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Private equity prepares for a “bigger data” future

25 January 2022

Competition on data sophistication is heating up among private market fund managers.

The scale of available information is reaching dizzying new heights, but getting the details you need, whether for investment selection or portfolio analysis, remains a daunting challenge. However, at a growing number of firms senior leaders are seeing data fluency as a differentiator as they raise funds in a crowded market.

At the start of 2022, several industry trends are helping drive this expanded interest in data analytics: squeezing more insights from portfolio performance, meeting the ESG reporting challenge, and reporting quality data to investors.

Investors are growing their sophistication in portfolio measurement and attribution

Techniques from public market performance attribution are increasingly finding their way into the private markets. As fund managers invest in better data collection and analytical tools, they can make more meaningful comparisons to benchmarks and understand the source of returns, then apply those insights to their future investment decision-making.

How does it work? Some firms are systematizing the data they capture at the portfolio company level. That data informs both their internal conversations and their LP reporting, where they can provide full transparency about each underlying portfolio company. Savvy investment professionals are taking this a step further and analyzing that data to understand its implications for strategic planning and portfolio construction. They are moving beyond benchmarking as a measure of opportunity costs, and instead using it to spot opportunities in the market, whether in whole sectors or individual target companies.

This type of performance attribution analysis couples well with another data project: acquiring better information about investable companies. More fund managers are seeking novel data sources and technology solutions to help them source investments. As the CFO of one fund manager reports, "We have a proprietary database of companies that we mine on a daily basis to see which companies might fit our thesis."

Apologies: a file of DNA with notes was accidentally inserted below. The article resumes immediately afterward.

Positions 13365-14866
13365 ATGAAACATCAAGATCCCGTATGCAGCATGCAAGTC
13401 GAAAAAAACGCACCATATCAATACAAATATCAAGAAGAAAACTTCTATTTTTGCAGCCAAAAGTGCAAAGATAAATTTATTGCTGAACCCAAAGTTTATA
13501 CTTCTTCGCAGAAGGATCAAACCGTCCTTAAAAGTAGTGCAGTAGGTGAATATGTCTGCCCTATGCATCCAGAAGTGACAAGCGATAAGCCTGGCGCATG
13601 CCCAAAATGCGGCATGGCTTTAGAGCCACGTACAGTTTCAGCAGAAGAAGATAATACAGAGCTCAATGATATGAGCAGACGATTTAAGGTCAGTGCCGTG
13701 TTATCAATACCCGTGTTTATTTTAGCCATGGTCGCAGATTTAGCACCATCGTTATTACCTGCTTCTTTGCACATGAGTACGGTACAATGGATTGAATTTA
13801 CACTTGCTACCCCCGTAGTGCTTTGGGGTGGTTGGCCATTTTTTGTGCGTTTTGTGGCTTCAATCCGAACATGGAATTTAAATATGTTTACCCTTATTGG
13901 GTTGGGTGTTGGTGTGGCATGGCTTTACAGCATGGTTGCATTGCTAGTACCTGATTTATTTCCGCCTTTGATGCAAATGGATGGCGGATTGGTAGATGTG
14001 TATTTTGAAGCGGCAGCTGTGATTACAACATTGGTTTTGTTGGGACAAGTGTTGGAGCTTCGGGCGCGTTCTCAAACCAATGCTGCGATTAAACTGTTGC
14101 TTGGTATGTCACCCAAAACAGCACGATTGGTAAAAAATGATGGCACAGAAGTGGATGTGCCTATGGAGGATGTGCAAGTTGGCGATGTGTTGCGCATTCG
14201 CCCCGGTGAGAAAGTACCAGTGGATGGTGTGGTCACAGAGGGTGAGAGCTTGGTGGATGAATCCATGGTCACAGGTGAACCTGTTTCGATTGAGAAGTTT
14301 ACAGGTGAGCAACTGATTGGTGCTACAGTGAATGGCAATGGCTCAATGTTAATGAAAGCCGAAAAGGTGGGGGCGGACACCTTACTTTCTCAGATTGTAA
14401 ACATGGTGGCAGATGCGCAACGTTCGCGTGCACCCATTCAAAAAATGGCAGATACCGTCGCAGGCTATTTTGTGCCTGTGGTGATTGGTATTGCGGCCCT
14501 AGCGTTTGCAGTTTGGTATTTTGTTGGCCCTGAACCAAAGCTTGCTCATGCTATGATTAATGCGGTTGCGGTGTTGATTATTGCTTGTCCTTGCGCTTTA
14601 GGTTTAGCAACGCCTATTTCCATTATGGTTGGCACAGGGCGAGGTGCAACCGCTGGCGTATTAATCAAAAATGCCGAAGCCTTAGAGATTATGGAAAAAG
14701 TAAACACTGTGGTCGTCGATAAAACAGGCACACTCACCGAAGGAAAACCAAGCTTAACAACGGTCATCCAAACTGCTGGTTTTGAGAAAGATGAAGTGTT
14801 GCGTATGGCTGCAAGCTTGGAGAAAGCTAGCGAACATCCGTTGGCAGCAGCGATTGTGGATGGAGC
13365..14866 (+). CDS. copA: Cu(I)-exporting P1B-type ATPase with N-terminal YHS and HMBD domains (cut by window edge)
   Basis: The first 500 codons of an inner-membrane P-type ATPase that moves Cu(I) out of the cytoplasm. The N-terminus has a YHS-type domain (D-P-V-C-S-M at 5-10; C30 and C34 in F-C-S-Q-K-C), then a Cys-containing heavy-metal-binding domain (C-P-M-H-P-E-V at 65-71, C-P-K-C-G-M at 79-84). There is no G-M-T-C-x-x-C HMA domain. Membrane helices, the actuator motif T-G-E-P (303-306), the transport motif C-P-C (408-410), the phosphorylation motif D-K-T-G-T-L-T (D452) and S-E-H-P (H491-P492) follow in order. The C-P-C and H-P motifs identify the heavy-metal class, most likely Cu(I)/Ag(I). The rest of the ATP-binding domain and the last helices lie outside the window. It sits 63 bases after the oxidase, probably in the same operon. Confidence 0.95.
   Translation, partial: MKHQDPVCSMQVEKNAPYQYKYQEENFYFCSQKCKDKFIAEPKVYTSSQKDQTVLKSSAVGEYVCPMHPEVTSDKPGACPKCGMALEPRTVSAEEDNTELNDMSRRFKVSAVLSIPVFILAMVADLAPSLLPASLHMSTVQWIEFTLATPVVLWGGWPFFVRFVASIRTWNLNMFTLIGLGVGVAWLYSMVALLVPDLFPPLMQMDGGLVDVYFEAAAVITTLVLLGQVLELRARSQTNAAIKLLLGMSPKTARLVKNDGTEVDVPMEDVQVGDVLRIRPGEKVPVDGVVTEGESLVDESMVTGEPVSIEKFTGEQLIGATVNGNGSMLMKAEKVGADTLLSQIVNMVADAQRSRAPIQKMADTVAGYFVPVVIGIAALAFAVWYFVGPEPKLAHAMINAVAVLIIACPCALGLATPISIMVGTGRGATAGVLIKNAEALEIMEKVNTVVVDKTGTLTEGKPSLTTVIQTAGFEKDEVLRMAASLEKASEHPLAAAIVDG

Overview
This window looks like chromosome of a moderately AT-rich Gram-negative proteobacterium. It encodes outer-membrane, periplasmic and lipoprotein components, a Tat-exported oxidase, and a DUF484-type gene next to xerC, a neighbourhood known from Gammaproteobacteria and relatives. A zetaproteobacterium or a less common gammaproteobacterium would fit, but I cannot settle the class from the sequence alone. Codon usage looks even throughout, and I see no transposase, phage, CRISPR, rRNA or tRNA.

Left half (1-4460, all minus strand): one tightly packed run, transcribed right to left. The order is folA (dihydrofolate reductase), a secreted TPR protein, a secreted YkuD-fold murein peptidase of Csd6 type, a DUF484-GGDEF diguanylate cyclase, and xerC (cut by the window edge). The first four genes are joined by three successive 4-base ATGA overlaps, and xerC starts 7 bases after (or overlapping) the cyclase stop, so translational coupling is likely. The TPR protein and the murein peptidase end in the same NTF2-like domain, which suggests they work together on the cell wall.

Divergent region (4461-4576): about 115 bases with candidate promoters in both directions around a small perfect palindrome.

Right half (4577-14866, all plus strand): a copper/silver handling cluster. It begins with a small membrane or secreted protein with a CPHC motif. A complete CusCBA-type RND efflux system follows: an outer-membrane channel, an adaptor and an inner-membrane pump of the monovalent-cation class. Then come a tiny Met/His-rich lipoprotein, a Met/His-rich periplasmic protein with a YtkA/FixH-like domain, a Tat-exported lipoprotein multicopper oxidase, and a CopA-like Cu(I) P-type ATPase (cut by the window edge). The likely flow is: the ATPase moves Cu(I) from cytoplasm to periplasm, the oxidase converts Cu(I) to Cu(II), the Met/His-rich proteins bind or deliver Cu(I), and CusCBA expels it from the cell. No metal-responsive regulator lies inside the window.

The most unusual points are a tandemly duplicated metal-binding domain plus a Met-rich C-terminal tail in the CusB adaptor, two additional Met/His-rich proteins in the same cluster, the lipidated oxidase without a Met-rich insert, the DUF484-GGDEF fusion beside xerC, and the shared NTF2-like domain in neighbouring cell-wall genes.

ESG impact analysis means more data needs to be collected, interpreted and reported to investors

ESG metrics are increasingly important to LPs, and senior firm leaders now see how essential it is to have a plan to respond to investor requests on sensitive topics like diversity and inclusion statistics. This poses clear data collection challenges, made even more complicated by the nuance required to communicate the information in a meaningful way. In the absence of universal reporting standards, more firms are finding that they need to spend time educating investors about types of ESG metrics and how they should be interpreted in the context of their portfolio.

Data reporting risks are more prominent and require heightened vigilance

How can firms maintain quality as they report on hundreds of new ESG datapoints? The flood of ESG data casts a new light on the perennial concern of data controlling and governance.

Smaller PE fund managers have traditionally relied a great deal on portfolio company CFOs for data control, while others may have had more staff devoted to ensuring quality. In either case, it is a growing risk management challenge—particularly when reporting to regulators and investors.

Large private markets firms are likely on the brink of a transition to more sophisticated enterprise data management systems. Growing volumes of information require a data strategy and governance model that can ensure a single version of truth for each metric across the firm. Not only does this help neutralize controlling risks, but it also helps address cybersecurity threats in an environment where it has become increasingly important to be able to demonstrate to customers and clients that their data is safe and secure. In the words of one PE executive, "You need to protect it both in terms of safety, security, and from a cybersecurity perspective, you need to know how and what systems are interacting with it."

Getting started

The technology and data management challenges PE firms face are complex and multi-faceted. Decisions about system architecture and collecting data must be an inclusive process.

Start with the foundational questions: What data do we need to collect? How will it be used by different team members? What is needed for effective portfolio analysis; what is needed for reporting? How do we satisfy our investors and limited partners with deeper and more thoughtful information? What processes are in place to ensure that portfolio data is high quality and accessible? What technology do we need to store, share and analyze the portfolio data?

IHS Markit works with alternative asset managers of all sizes to help them find answers for these and other complex questions about their data strategies. Learn more about how we help firms innovate with our Private Market Solutions.

IHS Markit provides industry-leading data, software and technology platforms and managed services to tackle some of the most difficult challenges in financial markets. We help our customers better understand complicated markets, reduce risk, operate more efficiently and comply with financial regulation.

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